After experiencing the difference music made in that moment, Rachel and I were inspired to record a benefit album featuring Teresa’s fiancée and family. During times of grief, people often perform acts of kindness to those in pain by bringing food, offering to babysit or just sitting and listening.
For Rachel and me, providing a safe space for Jennifer and Teresa’s family to be able to express their feelings through music just made sense. We did not know how we would achieve it, but we felt the drive to do this in our bones. So began our yearlong project of making a benefit album. Joining Jennifer and Teresa’s family were dozens of professional musicians and Broadway singers who donated their talent and time during live recordings in Saint Louis, Chicago, New York City, and Seattle.
Rachel and I hoped it would provide a positive outlet for Teresa’s fiancée and family, and perhaps, others who were affected by sexual violence, could find some measure of peace by hearing it. As it turned out, making the album healed Rachel and me too.
That was over ten years ago. Today, the Angel Band Project is a national non-profit that provides music therapy to survivors of sexual and intimate partner violence. In conjunction with NYU’s Nordoff-Robbins Music Therapy Center, and multiple partner agencies including domestic violence shelters in Saint Louis and Seattle, the Angel Band Project brings trauma-informed music therapy to hundreds of survivors each year. These sessions are offered at no cost to participants.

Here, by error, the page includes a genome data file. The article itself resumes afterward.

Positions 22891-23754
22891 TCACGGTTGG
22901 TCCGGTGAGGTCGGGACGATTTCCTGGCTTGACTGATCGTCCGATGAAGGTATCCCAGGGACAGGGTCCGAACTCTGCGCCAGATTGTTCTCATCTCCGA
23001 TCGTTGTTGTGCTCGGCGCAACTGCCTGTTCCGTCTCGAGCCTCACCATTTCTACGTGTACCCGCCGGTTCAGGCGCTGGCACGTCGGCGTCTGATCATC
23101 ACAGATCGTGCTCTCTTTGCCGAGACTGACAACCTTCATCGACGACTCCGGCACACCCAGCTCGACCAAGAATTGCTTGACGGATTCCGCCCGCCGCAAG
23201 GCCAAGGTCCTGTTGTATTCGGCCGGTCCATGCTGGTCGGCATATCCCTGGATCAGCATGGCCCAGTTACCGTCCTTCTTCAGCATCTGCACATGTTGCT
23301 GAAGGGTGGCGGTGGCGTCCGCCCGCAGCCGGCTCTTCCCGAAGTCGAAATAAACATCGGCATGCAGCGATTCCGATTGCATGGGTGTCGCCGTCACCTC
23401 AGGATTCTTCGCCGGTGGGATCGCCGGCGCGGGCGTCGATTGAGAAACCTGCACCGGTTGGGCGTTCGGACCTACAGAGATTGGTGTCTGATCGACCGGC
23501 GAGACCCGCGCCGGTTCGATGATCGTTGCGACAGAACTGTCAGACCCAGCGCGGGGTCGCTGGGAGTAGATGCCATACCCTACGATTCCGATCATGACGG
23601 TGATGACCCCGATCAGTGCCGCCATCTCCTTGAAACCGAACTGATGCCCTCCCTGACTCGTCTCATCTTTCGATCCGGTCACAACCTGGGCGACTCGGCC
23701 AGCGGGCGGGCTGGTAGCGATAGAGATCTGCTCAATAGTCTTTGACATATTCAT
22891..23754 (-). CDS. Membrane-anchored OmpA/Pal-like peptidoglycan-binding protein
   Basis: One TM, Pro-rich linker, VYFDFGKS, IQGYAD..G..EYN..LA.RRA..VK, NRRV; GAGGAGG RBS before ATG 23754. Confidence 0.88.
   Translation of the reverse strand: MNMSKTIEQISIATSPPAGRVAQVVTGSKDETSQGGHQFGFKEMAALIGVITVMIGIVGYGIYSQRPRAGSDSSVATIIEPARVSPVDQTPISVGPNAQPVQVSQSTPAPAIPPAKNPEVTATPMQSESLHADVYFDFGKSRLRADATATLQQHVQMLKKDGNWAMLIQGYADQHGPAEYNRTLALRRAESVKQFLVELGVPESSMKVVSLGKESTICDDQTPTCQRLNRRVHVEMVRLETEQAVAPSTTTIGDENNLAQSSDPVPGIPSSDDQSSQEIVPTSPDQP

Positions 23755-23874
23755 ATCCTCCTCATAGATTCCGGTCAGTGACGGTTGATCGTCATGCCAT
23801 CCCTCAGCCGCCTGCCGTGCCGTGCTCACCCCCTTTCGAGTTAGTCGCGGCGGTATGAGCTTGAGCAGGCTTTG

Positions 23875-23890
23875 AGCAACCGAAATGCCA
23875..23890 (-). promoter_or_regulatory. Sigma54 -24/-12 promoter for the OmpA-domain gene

Music therapy is the specialized use of music by a credentialed professional with a therapeutic goal in mind. Music therapy can help address social, communicative, emotional, physical, cognitive, sensory and spiritual needs, while alleviating symptoms of PTSD.
What began as an act of kindness for those affected by one particular tragedy has become a source of healing for hundreds of people affected by this type of trauma. Through music therapy, we are able to make a difference in the lives of sexual and domestic violence survivors we will never even meet.
This experience has led me to believe that there is no such thing as an isolated act of kindness. When you choose to channel kindness, you ignite a spark. Something that continues to grow and take on a life of its own as its warmth touches other people. They then pick up the torch and carry it forward.
In many ways, it’s as if the kindness that Teresa embodied is still alive in this world. Her heart still beats within the rhythm of every song and in the hearts of all survivors the Angel Band Project has the honor of helping.
(The Angel Band Project’s cover of Rachel Platten’s Stand by You. Performers include survivors, music therapists, allies, and professional musicians and vocalists.)